3. Techniques don’t change.

Just like BA tasks, BA techniques don’t change based on the project methodology either. You may try new techniques in new ways at different times, but, all in all, good techniques can be used in Agile and waterfall environments.

Traditional methodologies require techniques for requirements elicitation, analysis, prioritization, change management, issue resolution and more. Projects using an agile approach require techniques for the same functions. It’s really just the external stuff that changes—the timing, structure, format and process. Certain Agile methodologies use a specific set of techniques (SCRUM  User Stories), but they are not all encompassing for requirements activities, they are a minimum to start with, a placeholder for conversation and more collaboration to follow.

We need to elicit requirements from stakeholders for every project. BAs on traditional projects might elicit all requirements at the beginning of the project. BAs on Agile projects might elicit requirements in one small chunk at a time, but the techniques are similar.

4. Stop Polarizing Agile and Waterfall

Agile and waterfall are not opposites—they are not mutually exclusive. Agile is not meant to be a polarizing force that pushes teams away from Waterfall.

Agile is a mindset born from the Agile Manifesto written by 17 men, probably on a napkin, at a Utah resort in 2001. Have you read it? It’s remarkably simple and packed with common sense:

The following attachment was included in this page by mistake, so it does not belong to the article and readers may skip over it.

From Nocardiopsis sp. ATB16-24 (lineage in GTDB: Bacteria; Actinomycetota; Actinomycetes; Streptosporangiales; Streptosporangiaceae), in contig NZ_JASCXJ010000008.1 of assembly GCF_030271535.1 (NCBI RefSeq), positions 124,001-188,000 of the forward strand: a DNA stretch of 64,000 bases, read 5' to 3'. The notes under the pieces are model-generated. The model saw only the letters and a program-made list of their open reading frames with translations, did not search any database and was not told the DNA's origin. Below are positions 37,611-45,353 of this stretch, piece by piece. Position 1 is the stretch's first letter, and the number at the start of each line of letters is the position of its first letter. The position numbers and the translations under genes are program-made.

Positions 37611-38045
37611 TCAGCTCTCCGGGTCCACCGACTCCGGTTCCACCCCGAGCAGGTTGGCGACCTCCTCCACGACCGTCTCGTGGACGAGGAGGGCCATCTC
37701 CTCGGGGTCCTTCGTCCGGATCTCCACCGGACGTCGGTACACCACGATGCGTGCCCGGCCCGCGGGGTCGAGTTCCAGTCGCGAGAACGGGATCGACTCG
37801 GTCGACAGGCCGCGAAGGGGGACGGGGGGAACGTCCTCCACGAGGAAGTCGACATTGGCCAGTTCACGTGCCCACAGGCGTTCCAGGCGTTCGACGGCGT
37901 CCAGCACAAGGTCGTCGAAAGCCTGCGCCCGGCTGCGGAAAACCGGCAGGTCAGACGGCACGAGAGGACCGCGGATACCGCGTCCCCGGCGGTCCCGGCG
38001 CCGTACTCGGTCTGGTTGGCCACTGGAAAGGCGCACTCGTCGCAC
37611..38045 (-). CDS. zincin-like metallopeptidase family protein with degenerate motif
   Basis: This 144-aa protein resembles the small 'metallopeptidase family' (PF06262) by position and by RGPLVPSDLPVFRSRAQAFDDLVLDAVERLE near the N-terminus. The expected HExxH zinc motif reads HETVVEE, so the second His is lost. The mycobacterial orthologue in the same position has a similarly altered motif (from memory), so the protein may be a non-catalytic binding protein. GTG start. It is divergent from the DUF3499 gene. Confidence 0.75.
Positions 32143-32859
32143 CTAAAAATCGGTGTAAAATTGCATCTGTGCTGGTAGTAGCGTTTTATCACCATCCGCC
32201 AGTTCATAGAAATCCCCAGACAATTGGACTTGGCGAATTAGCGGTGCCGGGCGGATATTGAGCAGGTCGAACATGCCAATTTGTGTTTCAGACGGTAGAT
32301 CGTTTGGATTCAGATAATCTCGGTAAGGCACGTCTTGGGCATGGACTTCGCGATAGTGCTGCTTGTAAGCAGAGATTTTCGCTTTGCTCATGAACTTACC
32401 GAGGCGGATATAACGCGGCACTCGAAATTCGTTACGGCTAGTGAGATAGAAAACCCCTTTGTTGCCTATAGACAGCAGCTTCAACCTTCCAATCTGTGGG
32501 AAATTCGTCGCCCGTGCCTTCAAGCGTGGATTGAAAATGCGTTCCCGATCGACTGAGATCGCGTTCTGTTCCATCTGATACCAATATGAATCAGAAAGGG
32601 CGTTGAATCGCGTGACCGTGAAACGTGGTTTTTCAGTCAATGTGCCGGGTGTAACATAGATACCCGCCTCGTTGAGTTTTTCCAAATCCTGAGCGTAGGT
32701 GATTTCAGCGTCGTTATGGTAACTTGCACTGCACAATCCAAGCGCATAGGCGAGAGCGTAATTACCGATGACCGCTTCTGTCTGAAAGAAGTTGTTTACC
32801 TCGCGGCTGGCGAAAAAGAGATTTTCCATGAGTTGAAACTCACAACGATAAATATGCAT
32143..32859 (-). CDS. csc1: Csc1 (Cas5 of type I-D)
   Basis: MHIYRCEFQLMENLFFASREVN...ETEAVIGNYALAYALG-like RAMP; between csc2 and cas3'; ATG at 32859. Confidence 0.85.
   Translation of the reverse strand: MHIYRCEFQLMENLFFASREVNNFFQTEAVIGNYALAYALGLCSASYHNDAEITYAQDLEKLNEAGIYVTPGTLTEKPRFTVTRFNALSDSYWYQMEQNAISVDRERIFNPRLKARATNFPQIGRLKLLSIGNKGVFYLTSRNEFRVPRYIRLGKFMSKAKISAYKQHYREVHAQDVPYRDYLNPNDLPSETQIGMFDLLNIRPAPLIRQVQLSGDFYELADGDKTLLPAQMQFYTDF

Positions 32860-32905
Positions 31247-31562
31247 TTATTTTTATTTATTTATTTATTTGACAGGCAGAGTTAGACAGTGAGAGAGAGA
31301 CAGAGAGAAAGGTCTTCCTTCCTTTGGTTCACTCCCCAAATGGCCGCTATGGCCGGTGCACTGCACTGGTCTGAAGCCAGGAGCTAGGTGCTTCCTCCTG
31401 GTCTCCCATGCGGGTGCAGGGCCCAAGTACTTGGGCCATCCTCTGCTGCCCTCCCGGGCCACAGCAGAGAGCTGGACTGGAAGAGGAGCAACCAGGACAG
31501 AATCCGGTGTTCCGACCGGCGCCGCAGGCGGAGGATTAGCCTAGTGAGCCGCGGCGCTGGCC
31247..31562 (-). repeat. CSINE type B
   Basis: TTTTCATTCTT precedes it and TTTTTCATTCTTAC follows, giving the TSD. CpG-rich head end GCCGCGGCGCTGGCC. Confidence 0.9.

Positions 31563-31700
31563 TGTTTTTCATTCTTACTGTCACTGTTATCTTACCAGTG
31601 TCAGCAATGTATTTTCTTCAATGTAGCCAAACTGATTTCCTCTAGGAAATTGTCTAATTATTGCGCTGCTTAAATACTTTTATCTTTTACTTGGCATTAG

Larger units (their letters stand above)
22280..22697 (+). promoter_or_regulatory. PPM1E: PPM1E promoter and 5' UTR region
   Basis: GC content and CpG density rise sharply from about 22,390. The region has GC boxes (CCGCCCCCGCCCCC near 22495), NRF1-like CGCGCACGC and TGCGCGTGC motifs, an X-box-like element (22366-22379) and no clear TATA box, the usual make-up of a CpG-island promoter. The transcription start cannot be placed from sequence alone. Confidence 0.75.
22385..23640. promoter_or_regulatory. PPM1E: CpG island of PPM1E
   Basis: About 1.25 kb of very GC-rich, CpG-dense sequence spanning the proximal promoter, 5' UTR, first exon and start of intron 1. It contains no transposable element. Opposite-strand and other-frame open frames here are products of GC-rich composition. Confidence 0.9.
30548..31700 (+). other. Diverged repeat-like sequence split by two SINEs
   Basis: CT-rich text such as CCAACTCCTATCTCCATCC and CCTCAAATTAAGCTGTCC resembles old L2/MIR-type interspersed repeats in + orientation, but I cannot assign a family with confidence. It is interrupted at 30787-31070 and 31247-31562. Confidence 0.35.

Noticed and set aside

“We are uncovering better ways of developing software by doing it and helping others do it. Through this work we have come to value:

Individuals and interactions over Processes and tools

Working software over Comprehensive documentation

Customer collaboration over Contract negotiation

Responding to change over Following a plan

That is, while there is value in the items on the right, we value the items on the left more.”

The intention of the Manifesto was not to replace a particular methodology—instead, the authors wanted to bring visibility to what works to build better software by:

  • Balancing the scales and slide away from the slow, document-heavy, procedural methods of the time
  • Bringing flexibility and fluidity back into the world of software development
  • Creating an efficient and effective process that would bring meaning and purpose into every task

Take note: The manifesto offers values, not demands, process, or requirements. They are meant to guide or refine, not constrain. These values can be applied to all projects.

I don’t think the authors of the Agile Manifesto meant to create such polarization in the industry or organizations and their practices.

5. Don’t freak out your stakeholders.

So given the simple foundation of the Agile approach, the transition to Agile does not need to be an historic event full of pomp and circumstance. Yes, Agile looks and feels a bit different than waterfall, but that doesn’t mean you need warn your stakeholders about major changes. Many of the agile principles can be implemented well on Waterfall projects without alarm or need for major change management. It takes relationship skills, facilitation skills, and confidence.

It is important to help all stakeholders understand the agile mindset, but we don’t need to overemphasize differences. Think about it this way: Why and how will it look and feel different? Is Agile driving the differences or is it just a better way of working?

It really doesn’t matter what it’s called, you just need to help stakeholders understand the value and move them forward gently. Any methodology done well will provide stakeholder value. Keep them focused on the output and how the process gets them to the value. As long as you are efficient, organized, effective, you will keep stakeholders engaged.

It may be the comfort of governance and process they are missing the most when transitioning to Agile. Help them through this, but don’t let it get in the way of being more collaborative and value minded working through requirements.

So, now that I’ve had my say, do you agree?